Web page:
Tuesday, April 14, 2015
Years later, Jamie is a strung-out rock guitarist who is one high away from being incarcerated or dead. When he stumbles upon the Rev. Jacobs at a carnival, he can barely believe what he's seeing. The former minister has taken his lifelong fascination with electricity and devised some truly amazing optical illusions. But that's not all Charles Jacobs has discovered. The man formerly known as Rev. Jacobs thinks he can help Jamie with his little addiction problem, but the help will come at a price that Jamie isn't sure he's willing to pay.
King himself famously dealt with an addiction to pain killers after a near-fatal car accident left him in near constant pain for years as he recovered. Jamie's drug addiction certainly mirrors his experience to a certain extent, but it is Rev. Jacob's addiction that is the truly frightening part of this story. While this story is not horror in the traditional sense, there is that element of the supernatural that infuses almost all of King's works in some way. This time the "magic" is presented in the guise of science that we don't yet understand, and highlights the dangers of playing around with natural forces without really understanding the possible consequences.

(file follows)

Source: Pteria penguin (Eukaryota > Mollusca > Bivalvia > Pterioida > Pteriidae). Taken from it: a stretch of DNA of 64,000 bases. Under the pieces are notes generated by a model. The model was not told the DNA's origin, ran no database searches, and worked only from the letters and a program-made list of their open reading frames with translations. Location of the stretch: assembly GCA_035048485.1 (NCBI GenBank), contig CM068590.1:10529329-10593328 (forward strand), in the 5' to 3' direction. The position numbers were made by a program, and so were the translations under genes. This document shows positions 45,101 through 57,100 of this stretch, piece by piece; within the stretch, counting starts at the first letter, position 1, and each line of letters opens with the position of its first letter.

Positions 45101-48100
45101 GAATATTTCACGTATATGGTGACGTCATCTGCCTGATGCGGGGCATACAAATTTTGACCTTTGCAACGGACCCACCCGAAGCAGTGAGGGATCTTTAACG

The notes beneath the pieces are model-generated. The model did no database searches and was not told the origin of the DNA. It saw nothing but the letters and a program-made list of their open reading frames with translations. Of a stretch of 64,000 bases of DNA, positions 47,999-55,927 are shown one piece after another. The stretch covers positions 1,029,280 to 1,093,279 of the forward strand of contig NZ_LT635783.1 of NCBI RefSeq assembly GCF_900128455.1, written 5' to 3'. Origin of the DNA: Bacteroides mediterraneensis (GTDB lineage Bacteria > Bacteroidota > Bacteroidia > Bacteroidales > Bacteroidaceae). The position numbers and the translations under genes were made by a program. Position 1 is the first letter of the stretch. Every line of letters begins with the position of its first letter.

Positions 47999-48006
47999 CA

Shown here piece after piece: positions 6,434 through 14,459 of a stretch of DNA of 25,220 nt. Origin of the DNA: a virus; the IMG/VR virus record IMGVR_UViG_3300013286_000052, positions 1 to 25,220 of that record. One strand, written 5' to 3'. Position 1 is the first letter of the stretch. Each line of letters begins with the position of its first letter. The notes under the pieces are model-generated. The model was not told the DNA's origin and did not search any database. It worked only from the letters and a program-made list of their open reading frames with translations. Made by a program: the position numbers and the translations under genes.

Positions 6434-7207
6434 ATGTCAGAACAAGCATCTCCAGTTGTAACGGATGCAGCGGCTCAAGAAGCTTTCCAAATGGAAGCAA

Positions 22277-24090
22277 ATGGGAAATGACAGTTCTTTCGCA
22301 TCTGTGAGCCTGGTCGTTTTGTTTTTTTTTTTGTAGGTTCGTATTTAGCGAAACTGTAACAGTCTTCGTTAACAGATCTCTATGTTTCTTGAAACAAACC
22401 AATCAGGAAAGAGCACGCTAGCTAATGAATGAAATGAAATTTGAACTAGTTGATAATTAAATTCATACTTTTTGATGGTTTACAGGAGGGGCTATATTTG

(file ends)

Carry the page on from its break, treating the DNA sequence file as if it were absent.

The story also explores the nature of faith, both in the opening section when Jamie is a child, and later in the book when the Rev. Jacobs becomes a faith healer. The power that Jacobs had was terrifying, but couched in the language and ritual of religion people were more than willing to be taken in. People who are desperately searching for an end to their fear, pain, and despair become easy marks for a con man. But was it a con? If people really were healed, did it matter where the power came from? When Jamie discovered that the people who were healed didn't always stay that way, he became determined to stop Jacobs. Determined, that is, until it was his own high school sweetheart who needed help. As usual, King shines a light on human nature in all of its flawed beauty.